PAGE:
As shown in FIG. 4, the make-up isobutane feed stream 208 and the recycle isobutane stream 209 of the UOP HF alkylation unit 201 are rerouted in the converted alkylation unit 301 such that the make-up isobutane feed stream 208b joins the olefin feed stream 205b to form a hydrocarbon feed stream 303 which is dried in optional feed dryers 304, and the recycle isobutane stream 209b joins the hydrocarbon feed steam 303 after drying. The hydrocarbon feed stream 303 is then directed through the shell side of a feed/effluent heat exchanger 305 and then split into the first reactor hydrocarbon feed stream 206b and the second reactor hydrocarbon feed stream 207b.

Rerouting of the make-up isobutane feed stream 208 and the recycle isobutane stream 209 to join the olefin feed stream 205b and the hydrocarbon feed stream 303 prior to separation of the hydrocarbon feed stream 303 into the first reactor hydrocarbon feed stream 206b and the second reactor hydrocarbon feed stream 207b results in parallel flow of light olefins, isobutane and sulfuric acid through the first reactor 215b and second reactor 216b, whereas in the UOP HF alkylation unit 201, as shown in FIG. 3, the isobutane and hydrogen fluoride flow through the first reactor 215 and the second reactor 216 in series. It is foreseen that the converted alkylation unit 301 could be configured such that isobutane and sulfuric acid flow through the first reactor 215b and the second reactor 216b in series and the light olefins flow therethrough in parallel. It is also foreseeable that the converted alkylation unit 301 could be configured such that only sulfuric acid flowed through the first and second reactors 215b and 216b in series.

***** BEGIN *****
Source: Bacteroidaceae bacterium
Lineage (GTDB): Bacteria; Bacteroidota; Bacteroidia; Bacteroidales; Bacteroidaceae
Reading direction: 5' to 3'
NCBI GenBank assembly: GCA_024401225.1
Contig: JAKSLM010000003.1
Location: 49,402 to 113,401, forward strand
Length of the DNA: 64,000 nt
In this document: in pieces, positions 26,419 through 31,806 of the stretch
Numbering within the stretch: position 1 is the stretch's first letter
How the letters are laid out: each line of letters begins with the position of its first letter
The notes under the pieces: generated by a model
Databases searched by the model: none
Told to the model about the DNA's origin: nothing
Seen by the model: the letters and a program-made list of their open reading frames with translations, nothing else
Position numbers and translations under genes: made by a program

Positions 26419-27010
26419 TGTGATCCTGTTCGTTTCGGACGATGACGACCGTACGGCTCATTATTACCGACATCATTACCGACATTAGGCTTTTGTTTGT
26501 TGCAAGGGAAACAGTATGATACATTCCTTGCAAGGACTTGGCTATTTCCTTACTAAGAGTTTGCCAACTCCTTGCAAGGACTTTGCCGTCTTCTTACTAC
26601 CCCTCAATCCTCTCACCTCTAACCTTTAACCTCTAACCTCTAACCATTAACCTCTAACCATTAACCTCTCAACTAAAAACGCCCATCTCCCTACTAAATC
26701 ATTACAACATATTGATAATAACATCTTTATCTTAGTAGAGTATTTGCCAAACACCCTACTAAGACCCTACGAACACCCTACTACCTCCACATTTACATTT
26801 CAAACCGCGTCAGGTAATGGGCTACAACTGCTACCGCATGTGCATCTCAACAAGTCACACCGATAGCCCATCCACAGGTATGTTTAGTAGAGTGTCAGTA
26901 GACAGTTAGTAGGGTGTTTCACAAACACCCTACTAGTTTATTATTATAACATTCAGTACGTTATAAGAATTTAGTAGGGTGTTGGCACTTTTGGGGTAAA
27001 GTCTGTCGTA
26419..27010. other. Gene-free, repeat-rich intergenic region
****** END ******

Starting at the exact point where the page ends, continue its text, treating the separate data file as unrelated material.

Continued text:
The first reactor hydrocarbon feed stream 206 and the second reactor hydrocarbon feed stream 207 are rerouted such that the first reactor hydrocarbon feed stream 206b and the second reactor hydrocarbon feed stream 207b join the first acid catalyst recycle stream 225b and the second acid catalyst recycle stream 226b respectively on the suction side of the first and second emulsion pumps 319b and 320b respectively. The first acid catalyst recycle stream 225b and the second acid catalyst recycle stream 226b correspond to the first acid catalyst recycle stream 225 and the second acid catalyst recycle stream 226 of the UOP HF alkylation unit 201. The first and second acid catalyst recycle streams 225b and 226b combine with the first and second reactor hydrocarbon feed streams 206b and 207b respectively to form a first mixed reactant stream 310 and a second mixed reactant stream 311. Additional sulfuric acid is added to the first and second mixed reactant streams 310 and 311 through a first make-up sulfuric acid stream 314 and a second make-up sulfuric acid stream 315 respectively.

Due to the differences in viscosity between sulfuric acid and hydrogen fluoride, the amount of mixing or emulsification provided by the UOP HF alkylation unit 201 would be inadequate to provide the degree of mixing or emulsification needed to thoroughly disperse isobutane and light olefins in sulfuric acid to promote alkylation. Therefore, the first emulsion pump 219b and the second emulsion pump 220b are substituted for the first acid pump 219 and the second acid pump 220. The first and second emulsion pumps 219b and 220b provide increased mixing capacity. In addition, the UOP HF alkylation unit 201 is modified such that in the converted alkylation unit 301 all of the reactants; isobutane and light olefins, as well as the acid catalyst; sulfuric acid, are passed through and mixed by either the first emulsion pump 219b or the second emulsion pump 220b.